Witchcraft, black magic and rituals related to the supernatural are perhaps some of the oldest existing religious and superstitious beliefs/customs that contributed to the early development of laws around the world. This Halloween, Legal Bites brings you an interesting and fun take on the above by R. Nirmmita Mano, who delves deep into the origins as well as the transformation of such laws from ancient times to the modern world.
Happy Halloween! 😈
Since time immemorial, religion has evolved alongside humankind (as early as the Neolithic and Paleolithic ages or even prior to that, as some evidence may suggest). Regardless of debates about its period of inception, one cannot deny its stronghold on human life ever since. Even during the primitive stages of human history, religion has conveniently served as the accepted and satisfactory basis of explanation for the feared, unknown, and the comprehension of the bizarre.
Due to its strong and unwavering influence over the functioning of the state, religion invariably controlled even its legislation, as seen most evidently in the case of several ancient civilisations such as the Mesopotamian Ur-Nammu, Babylonian Hummurabi’s Code, and the Egyptian belief in the obligation of Ma’at. This influence over the law was to such an extent that at a particular point, the law was seen as the only feared and effective means to control, punish, reward and adjudicate matters of every aspect of religion including the evil, the afterlife and the supernatural as sanctioned by religion.
There exist several, then relevant but now bizarre aspects of law and religion from around the world regulating such matters. This article focuses on a few such laws as well as other strange beliefs and their resultant effect on the development of law throughout history. Or rather, as the ancient Egyptians would say, prepare your soul for a purgatory trial!
II. Historical Vultus
From covenants with gods to punishment for witchcraft, concepts of both civil and criminal law such as contracts, mischief, the death penalty, etc., respectively, have existed quite early on in the history of several civilisations. An ancient Syrian artefact known widely as the Arslan Tash amulet is one such example. The amulet is said to have an incantation that protects its reciter/holder from the “Fliers and Stranglers” demons who were said to prey on children. By reciting it, the individual invoked the deity Sasam, who placed the demons under an obligation to not enter the premises of the holder/reciter.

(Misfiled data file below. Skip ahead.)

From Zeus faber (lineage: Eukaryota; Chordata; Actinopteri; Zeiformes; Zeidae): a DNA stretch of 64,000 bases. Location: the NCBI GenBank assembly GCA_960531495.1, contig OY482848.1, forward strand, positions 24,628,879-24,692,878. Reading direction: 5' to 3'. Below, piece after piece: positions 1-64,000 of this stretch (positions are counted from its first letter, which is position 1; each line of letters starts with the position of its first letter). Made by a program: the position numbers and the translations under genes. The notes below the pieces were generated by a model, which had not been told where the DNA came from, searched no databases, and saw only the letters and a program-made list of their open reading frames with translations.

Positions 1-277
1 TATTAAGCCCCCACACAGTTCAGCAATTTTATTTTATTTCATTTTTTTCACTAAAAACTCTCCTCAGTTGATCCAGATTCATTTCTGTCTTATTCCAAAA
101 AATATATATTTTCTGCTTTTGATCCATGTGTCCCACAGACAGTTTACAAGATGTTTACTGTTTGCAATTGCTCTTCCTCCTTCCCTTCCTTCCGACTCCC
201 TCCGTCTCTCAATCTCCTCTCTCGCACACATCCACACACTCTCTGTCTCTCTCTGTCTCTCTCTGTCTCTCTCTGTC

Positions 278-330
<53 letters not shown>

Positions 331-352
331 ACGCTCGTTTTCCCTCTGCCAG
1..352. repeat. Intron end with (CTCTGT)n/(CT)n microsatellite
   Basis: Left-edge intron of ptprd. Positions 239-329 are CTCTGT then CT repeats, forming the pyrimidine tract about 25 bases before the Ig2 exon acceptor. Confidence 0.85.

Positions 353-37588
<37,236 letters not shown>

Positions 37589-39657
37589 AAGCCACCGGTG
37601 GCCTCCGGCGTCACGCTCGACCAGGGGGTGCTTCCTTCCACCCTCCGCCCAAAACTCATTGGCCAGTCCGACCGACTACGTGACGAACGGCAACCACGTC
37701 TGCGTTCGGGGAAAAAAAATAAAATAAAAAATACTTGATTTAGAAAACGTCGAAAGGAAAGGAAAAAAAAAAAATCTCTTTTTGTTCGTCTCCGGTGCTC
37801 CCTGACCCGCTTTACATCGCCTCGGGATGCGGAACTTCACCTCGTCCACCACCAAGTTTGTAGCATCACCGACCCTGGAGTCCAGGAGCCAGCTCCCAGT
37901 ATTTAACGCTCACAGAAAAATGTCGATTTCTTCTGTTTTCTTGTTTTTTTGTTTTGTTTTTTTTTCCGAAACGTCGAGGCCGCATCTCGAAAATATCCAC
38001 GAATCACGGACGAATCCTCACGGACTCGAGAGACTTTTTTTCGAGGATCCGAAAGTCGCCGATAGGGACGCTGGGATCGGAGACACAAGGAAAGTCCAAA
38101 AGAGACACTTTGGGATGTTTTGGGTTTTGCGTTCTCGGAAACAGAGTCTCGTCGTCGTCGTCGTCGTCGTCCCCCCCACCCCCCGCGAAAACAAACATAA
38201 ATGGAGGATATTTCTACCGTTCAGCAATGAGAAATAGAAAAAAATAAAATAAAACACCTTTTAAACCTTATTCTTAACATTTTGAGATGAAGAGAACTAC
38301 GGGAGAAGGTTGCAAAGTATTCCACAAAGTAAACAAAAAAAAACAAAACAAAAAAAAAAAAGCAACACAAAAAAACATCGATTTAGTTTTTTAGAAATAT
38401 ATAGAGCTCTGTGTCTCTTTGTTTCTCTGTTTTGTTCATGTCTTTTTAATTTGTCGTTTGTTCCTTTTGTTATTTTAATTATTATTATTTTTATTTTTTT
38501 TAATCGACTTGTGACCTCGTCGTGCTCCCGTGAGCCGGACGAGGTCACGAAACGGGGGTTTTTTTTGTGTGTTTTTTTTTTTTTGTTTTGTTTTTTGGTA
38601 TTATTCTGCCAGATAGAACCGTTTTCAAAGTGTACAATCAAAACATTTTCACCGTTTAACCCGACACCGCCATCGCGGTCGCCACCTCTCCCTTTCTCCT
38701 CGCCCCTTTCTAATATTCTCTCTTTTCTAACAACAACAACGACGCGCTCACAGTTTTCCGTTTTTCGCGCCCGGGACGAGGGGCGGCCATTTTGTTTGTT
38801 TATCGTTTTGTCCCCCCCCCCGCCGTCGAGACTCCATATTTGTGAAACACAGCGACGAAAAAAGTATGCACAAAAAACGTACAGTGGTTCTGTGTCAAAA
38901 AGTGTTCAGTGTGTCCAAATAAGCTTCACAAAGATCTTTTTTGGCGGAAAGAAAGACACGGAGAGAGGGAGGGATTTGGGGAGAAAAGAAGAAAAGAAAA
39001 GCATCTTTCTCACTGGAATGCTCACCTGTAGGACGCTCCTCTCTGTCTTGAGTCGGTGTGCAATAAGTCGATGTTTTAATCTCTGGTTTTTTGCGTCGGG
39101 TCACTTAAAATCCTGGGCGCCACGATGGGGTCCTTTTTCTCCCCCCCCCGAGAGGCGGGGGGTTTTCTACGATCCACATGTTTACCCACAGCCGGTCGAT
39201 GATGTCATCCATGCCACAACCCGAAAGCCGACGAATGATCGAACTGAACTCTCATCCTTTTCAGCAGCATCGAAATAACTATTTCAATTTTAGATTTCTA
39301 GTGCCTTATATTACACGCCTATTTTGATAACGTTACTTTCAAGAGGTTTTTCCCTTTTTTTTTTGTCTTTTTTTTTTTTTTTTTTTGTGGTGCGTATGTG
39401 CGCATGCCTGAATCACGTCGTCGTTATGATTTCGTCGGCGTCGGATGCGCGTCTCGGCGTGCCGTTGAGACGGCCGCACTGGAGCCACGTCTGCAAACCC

To ensure that this obligation was not disobeyed, the deity Sasam then entered into a ‘treaty’ with the deity Assur and pantheons Heaven and Earth who in turn, through their divine powers, were said to ensure this, once invoked by the ‘treaty’. Here, several elements of a present-day agency can be seen, with Sasam as an agent acting on behalf of the human principal, the former who entered into a treaty with the third party (deity Assur and the pantheons) on the principals’ behalf and of course, protection being the objective for the formation of such an agency.
Such ‘covenants’ or ‘treaties’ during the Neo-Assyrian period are referred to as the adê treaties. Professor Jacob Lauinger at John Hopkins University says that these treaties mean “an obligatory behaviour that was imposed on an individual or a group of individuals and transformed into a destiny by projecting it into the divine realm.”
Further, the God Mitra was a deity who appeared in the pre-Zoroastrian period of early Iranian, Persian and Vedic Hindu religion and was worshipped even in the Roman Empire. However, in all the four religions, he was considered the God of contracts and in Persian, Iranian and Roman religions, he was also the God of friendships. For instance, in Sanskrit, the word ‘mitram’ directly translates into ‘friend’ and in a few Vedic texts, it can be interpreted as both friends and contracts, as contracts between parties establish a friendship or relationship.
Mitra was also considered a capable mediator and establisher of interpersonal communication. Invoking his presence signified a friendly relationship between individuals. In the treaty between the Hittites and Mitanni (two ancient Indo-European and Indo-Aryan races), he was invoked as the God of oath.
In the Iranian religion which later became predominantly Zoroastrian, the deity Mitra continued to exist prominently. Here he assumed the position of a ‘judge’ who adjudicated the eligibility of an individual’s soul to its deserved destination after an assessment of all the deeds done on earth, quite similar to the Hindu God Chitragupta who was believed to be the assessor of a soul’s place in the afterlife and kept an account of all his/her deeds on earth. This continues to be a widespread belief in Hinduism even now.
The Clergy Law Man:
John Cotton was an English clergyman, known for being the theologian of the Massachusetts Bay Colony, the area denoted by the settlement of the earliest British inhabitants in present-day Massachusetts. His work ‘An Abstract or the Lawes of New England, As They are Novv Established’ published in 1641 contained the following under chapter 7, dealing with crimes:
“3. Witchcraft, which is fellowship by covenant with a familiar Spirit, to be punished with death.
1. Consulters with Witches not to be tolerated, but either to be cut off by death or banishment.”
These laws showed a clear view of the religious beliefs present in those times and how strongly they controlled policy decisions. This publication of Cotton was the result of him being asked to undertake a “draft of law”. Hence, it is a draft that was never adopted in the actual framing of laws perhaps due to its rather extreme nature of punishment. However, it influenced another publication known as the Body of Liberties, which detailed the present laws of the state of Massachusetts in the US. 
Trial by the Supernatural:
The other draconian and frighteningly arbitrary method of guilt ascertainment was the trial by ordeal method which had been practised in several cultures. Under this system, the person suspected of a crime was put in a life-threatening situation, under the strong and delusional belief that his/her safety would be ensured by the powers of a supernatural entity (most often believed to be God). Hence, if the suspect was actually innocent, these forces would conspire in their favour ensuring no physical injury, or death, injury if guilty.